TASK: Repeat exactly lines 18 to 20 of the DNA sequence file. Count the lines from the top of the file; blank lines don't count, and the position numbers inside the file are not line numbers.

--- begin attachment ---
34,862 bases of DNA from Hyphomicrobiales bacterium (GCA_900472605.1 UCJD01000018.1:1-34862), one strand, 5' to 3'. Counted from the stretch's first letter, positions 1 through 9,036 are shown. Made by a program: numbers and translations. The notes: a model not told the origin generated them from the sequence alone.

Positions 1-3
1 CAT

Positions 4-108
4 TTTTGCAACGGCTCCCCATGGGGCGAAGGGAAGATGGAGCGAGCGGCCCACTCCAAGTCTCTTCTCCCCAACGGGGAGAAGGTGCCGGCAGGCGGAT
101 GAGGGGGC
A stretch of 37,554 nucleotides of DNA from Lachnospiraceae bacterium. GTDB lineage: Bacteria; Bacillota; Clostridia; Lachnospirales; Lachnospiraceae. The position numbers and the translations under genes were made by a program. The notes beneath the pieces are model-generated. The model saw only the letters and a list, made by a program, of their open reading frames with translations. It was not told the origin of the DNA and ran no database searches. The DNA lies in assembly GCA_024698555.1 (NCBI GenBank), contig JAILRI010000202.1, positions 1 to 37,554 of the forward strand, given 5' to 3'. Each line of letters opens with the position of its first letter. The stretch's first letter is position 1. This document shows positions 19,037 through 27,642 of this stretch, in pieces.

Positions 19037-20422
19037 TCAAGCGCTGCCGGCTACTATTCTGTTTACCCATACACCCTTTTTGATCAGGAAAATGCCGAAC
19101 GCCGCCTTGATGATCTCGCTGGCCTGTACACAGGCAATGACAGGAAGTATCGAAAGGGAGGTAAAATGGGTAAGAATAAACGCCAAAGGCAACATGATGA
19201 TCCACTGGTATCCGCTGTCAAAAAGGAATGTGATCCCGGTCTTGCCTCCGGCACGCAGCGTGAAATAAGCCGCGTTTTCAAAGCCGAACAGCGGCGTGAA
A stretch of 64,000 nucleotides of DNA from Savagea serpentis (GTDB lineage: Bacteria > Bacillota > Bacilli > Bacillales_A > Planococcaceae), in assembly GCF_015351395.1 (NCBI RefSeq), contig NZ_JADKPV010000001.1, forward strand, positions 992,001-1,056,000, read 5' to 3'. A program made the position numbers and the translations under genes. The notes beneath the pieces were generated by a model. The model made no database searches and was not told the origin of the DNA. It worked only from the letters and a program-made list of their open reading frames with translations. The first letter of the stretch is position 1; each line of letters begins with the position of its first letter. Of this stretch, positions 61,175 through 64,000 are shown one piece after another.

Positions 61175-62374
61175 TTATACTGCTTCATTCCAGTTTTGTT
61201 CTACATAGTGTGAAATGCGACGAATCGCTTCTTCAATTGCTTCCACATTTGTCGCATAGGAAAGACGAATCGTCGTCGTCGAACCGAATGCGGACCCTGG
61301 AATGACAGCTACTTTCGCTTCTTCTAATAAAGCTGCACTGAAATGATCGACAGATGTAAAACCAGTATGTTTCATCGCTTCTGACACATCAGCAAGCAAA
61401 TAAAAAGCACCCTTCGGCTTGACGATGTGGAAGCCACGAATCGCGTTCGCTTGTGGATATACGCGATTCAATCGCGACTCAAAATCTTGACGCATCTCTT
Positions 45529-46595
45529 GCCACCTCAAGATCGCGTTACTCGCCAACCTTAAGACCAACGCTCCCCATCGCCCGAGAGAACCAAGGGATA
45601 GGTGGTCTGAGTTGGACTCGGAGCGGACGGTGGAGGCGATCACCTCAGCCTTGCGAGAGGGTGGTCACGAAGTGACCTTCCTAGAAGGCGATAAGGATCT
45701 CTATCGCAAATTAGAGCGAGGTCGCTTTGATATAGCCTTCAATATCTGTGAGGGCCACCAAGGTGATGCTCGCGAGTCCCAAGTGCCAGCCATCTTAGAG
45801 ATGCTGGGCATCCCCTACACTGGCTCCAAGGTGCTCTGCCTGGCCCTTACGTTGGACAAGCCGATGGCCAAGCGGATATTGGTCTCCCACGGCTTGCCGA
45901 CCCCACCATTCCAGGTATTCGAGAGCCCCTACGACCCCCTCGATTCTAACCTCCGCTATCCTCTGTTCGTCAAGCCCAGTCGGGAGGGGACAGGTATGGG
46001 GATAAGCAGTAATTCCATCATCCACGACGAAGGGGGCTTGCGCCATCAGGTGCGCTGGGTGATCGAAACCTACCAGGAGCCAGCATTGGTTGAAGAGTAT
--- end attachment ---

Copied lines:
Positions 45529-46595
45529 GCCACCTCAAGATCGCGTTACTCGCCAACCTTAAGACCAACGCTCCCCATCGCCCGAGAGAACCAAGGGATA
45601 GGTGGTCTGAGTTGGACTCGGAGCGGACGGTGGAGGCGATCACCTCAGCCTTGCGAGAGGGTGGTCACGAAGTGACCTTCCTAGAAGGCGATAAGGATCT